Second, by race: as we’ve seen in the past when it comes to Obama’s policies, the perception is different – but perhaps not to the factor that you might expect. 36% of non-white respondents have a positive view of the president’s economic policy, while 11% of whites have that view.  62% of non-whites say Obama’s policies have made the economy worse or had no effect, and 87% of whites share that view.

Third, by income: across all incomes, the mood is dire. The positive viewpoint on Obama’s economy fluctuates only slightly, between 19% for under $50k earners, down to 12%, and back up to 19% for 100k+. However you define the middle class, it’s clear Obama has enormous dissatisfaction with his policies across all income levels.

Finally, by party affiliation. The real trouble here is not the Independents in my view, 86% of whom say Obama’s policies have made things worse or had no effect. The trouble is with Democrats, of whom 12% say Obama has made it worse, but a majority, 52%, say his policies have had no effect. That’s a total of 64% of Democrats who hold the worse/no effect view. That’s simply stunning to me, and it indicates that even if they are unwilling to part with the President when it comes to a pollster’s question, it’s a sign that they’re not willing to pretend they see good things happening in the economy either.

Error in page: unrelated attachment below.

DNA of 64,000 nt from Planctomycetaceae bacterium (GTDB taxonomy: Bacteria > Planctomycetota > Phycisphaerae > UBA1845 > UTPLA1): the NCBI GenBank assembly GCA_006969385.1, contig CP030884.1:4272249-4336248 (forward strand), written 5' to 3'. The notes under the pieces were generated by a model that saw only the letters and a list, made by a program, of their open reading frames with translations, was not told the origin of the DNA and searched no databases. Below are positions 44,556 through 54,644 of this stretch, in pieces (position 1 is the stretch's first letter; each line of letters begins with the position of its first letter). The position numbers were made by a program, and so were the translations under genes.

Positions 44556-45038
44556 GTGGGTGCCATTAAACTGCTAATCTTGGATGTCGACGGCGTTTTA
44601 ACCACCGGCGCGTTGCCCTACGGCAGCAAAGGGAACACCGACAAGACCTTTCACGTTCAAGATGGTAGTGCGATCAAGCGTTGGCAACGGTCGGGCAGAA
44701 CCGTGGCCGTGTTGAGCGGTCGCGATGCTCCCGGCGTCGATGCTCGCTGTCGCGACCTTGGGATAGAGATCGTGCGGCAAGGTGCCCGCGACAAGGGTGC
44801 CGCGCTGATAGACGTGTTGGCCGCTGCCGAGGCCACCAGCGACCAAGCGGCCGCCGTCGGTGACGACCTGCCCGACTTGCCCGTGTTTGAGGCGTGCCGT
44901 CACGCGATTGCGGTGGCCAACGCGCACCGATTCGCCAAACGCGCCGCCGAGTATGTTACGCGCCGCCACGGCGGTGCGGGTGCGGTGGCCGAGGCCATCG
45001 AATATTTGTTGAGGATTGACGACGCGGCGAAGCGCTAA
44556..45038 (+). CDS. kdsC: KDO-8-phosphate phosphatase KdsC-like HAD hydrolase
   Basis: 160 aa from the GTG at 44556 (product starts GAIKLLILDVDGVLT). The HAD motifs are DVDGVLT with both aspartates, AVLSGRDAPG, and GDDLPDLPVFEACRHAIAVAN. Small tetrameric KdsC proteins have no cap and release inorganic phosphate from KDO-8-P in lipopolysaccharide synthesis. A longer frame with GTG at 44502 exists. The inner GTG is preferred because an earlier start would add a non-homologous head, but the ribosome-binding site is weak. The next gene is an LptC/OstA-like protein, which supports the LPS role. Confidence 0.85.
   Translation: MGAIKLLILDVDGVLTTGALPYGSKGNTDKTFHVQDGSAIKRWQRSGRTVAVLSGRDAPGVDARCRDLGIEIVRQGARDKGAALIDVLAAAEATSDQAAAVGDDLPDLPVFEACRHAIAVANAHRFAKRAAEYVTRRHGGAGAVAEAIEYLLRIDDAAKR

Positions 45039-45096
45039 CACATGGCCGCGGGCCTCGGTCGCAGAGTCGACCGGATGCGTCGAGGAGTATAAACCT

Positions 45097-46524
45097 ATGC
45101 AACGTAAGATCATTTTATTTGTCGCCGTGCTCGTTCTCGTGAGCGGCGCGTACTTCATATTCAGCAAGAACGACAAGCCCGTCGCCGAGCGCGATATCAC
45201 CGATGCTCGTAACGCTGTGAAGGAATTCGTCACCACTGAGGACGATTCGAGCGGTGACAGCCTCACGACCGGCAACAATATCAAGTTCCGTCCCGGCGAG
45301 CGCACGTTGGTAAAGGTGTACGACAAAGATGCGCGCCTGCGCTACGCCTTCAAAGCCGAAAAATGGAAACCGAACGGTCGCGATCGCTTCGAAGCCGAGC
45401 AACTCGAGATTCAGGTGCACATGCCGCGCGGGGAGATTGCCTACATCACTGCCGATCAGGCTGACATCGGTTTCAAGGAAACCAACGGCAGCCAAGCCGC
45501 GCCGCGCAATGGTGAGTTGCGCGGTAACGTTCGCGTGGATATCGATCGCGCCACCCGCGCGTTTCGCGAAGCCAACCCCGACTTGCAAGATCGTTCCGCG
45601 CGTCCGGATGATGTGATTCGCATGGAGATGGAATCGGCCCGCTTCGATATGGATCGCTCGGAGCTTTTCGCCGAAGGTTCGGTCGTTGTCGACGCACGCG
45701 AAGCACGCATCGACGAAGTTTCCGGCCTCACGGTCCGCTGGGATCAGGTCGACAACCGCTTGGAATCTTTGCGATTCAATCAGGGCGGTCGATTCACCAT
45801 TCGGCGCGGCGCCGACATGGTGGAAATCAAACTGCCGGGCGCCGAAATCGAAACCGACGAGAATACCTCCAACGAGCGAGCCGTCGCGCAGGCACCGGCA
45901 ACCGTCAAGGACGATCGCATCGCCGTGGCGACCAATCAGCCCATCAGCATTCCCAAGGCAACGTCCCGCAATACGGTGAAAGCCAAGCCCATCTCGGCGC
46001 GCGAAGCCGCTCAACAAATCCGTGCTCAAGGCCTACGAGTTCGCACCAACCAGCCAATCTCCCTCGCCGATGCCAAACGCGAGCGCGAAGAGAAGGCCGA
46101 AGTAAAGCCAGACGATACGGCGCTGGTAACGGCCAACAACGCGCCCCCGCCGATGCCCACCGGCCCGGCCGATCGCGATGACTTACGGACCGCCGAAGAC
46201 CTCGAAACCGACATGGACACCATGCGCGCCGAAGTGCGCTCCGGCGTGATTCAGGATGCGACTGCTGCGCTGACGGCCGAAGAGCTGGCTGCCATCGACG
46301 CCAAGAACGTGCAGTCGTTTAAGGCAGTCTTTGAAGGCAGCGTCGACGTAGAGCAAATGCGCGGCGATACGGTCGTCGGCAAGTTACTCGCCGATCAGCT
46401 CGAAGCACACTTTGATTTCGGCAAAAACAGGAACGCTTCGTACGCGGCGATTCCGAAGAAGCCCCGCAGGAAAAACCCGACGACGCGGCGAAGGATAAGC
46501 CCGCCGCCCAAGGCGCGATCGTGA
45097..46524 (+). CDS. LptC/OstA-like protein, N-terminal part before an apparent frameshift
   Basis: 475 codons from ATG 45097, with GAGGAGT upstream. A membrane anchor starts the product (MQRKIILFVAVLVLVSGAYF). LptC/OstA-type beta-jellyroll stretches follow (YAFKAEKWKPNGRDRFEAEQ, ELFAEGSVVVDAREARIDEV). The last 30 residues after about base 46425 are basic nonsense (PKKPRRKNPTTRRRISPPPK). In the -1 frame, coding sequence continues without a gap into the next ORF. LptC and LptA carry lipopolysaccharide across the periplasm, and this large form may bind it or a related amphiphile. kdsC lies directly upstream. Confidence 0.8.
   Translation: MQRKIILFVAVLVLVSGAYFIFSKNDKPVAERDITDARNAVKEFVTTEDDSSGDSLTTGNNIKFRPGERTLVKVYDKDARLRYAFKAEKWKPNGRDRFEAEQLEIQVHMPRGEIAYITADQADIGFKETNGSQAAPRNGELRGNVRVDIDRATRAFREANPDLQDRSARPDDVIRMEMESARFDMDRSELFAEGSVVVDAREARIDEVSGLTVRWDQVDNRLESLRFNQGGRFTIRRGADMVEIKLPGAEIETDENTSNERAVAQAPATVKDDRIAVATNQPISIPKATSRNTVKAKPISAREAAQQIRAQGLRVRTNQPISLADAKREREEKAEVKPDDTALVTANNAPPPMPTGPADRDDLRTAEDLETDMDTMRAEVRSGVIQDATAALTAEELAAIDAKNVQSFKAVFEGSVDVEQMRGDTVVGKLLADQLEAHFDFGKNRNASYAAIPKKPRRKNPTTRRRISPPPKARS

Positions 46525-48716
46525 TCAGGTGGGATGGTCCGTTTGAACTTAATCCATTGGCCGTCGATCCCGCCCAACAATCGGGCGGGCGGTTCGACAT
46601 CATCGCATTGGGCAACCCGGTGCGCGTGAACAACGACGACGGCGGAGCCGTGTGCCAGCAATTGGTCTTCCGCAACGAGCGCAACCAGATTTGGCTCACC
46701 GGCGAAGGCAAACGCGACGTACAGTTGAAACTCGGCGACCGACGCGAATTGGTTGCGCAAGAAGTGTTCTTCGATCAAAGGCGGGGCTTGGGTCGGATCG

And that brings us to a final point: Obama’s 2008 run was one of the most exciting experiences for political supporters at the national level in American history. His passionate fanbase was engaged, active, and innovative. And looking back, it’s become clear that this passion helped disguise some of the Obama campaign’s failings in both the primary and the general. There was so much fire among his active supporters that many missteps had a much milder effect. If not just a plurality but the majority of President Obama’s partisan base now thinks that three years of his policies have had no effect on the problem, there is going to be a serious gap in energy within the Obama campaign operation, one that will be very difficult to replace.

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Obama's Terrible Poll Numbers

by Benjamin Domenech on 9:35 am September 6, 2011

Download Podcast | iTunes | Podcast Feed

On today’s edition of Coffee and Markets, Elizabeth Blackney and Benjamin Domenech walk through the latest poll numbers for Barack Obama. Hint: They’re really, really bad.

We’re brought to you as always by BigGovernment and Stephen Clouse and Associates. If you’d like to email us, you can do so at coffee[at] We hope you enjoy the show.